October figures show steady growth

The last report on home prices in 2013 is a reinforcement that the housing recovery is here to stay.

Home prices rose 13.6 percent in October across the nation, the highest gain in seven years, according to the Standard & Poor’s/Case-Shiller index released Tuesday morning. That was in line with analysts’ expectations and a continuation of the double-digit growth that housing values have enjoyed over the year.

Cities that posted the highest rate of growth compared with 2012 included Las Vegas (27 percent), San Francisco (24.6 percent) and Los Angeles (22.1 percent). Washington area home values were 7.4 percent higher than a year earlier.

Historically low mortgage rates spurred buyers to flock to the market in 2013, but they were met by an inventory crunch. This combination of pent-up demand and limited new construction pushed home prices higher all year.

The housing market was a driver of growth in the economic recovery through most of 2013. Rising home prices have lifted some of the hardest-hit regions out of the depths of the financial crisis, and economists expect more gains in 2014, although at a slower pace.

“Housing appears to be on a positive track as we turn the corner,” Lindsey Piegza, chief economist at the investment-banking and brokerage firm Sterne, Agee & Leach, wrote in a research note. “Going forward, job creation and income growth will further propel new homebuyers into the market place for 2014.”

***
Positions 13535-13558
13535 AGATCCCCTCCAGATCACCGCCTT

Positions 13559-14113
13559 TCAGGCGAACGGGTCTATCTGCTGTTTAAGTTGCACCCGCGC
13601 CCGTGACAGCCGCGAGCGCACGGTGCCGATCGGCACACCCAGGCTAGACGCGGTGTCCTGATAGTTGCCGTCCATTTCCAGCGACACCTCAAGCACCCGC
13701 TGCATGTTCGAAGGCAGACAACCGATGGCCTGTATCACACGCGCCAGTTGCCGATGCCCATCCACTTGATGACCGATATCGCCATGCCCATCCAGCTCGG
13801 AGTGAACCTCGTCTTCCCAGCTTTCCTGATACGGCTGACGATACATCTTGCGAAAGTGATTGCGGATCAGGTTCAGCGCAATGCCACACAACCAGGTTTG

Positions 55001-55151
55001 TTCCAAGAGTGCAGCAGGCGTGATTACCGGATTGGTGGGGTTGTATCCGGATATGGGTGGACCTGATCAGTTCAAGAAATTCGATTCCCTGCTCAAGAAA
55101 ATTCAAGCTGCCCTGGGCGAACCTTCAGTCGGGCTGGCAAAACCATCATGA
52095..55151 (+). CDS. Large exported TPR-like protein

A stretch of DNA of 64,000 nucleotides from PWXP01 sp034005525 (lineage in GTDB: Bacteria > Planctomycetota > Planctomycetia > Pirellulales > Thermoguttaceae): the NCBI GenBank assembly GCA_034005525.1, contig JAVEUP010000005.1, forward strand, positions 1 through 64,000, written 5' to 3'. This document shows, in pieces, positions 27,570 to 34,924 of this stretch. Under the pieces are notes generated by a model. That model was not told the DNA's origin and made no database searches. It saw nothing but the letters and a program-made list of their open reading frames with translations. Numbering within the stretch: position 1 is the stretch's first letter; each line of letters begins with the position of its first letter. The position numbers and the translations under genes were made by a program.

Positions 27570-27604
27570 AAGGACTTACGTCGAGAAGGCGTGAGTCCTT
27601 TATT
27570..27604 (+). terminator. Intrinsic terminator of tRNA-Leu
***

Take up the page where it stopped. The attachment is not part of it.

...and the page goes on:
On a monthly basis, prices rose at a slightly slower pace than September, by 0.2 percent.

— Amrita Jayakumar

Index: Consumer confidence improves

Consumer confidence jumped in December on a better outlook for hiring and overall growth, supporting other signs that show the economy could accelerate in 2014.

The Conference Board said Tuesday that its index of consumer confidence rose to 78.1 in December from 72 in the previous month. November’s figure was revised up from 70.4.

Consumer confidence is nearly back to where it was before the partial government shutdown in October. Steady job gains and a surging stock market have made Americans more optimistic about the economy and hiring both now and in the next six months.

“The upbeat consumer mood bodes well for spending in 2014,” said Michael Dolega, senior economist at TD Economics.

Optimism about the job market is at a five-year high. That is a positive sign for a strong December jobs report, which will be released next week.

A better job market could also drive more consumer spending, which accounts for 70 percent of economic activity.

A last-minute surge of online shopping helped boost overall holiday spending, according to MasterCard Advisors’ SpendingPulse report. Sales from Nov. 1 through Dec. 24 rose 3.5 percent compared with the previous year, the firm said last week.

— Associated Press


— From news services

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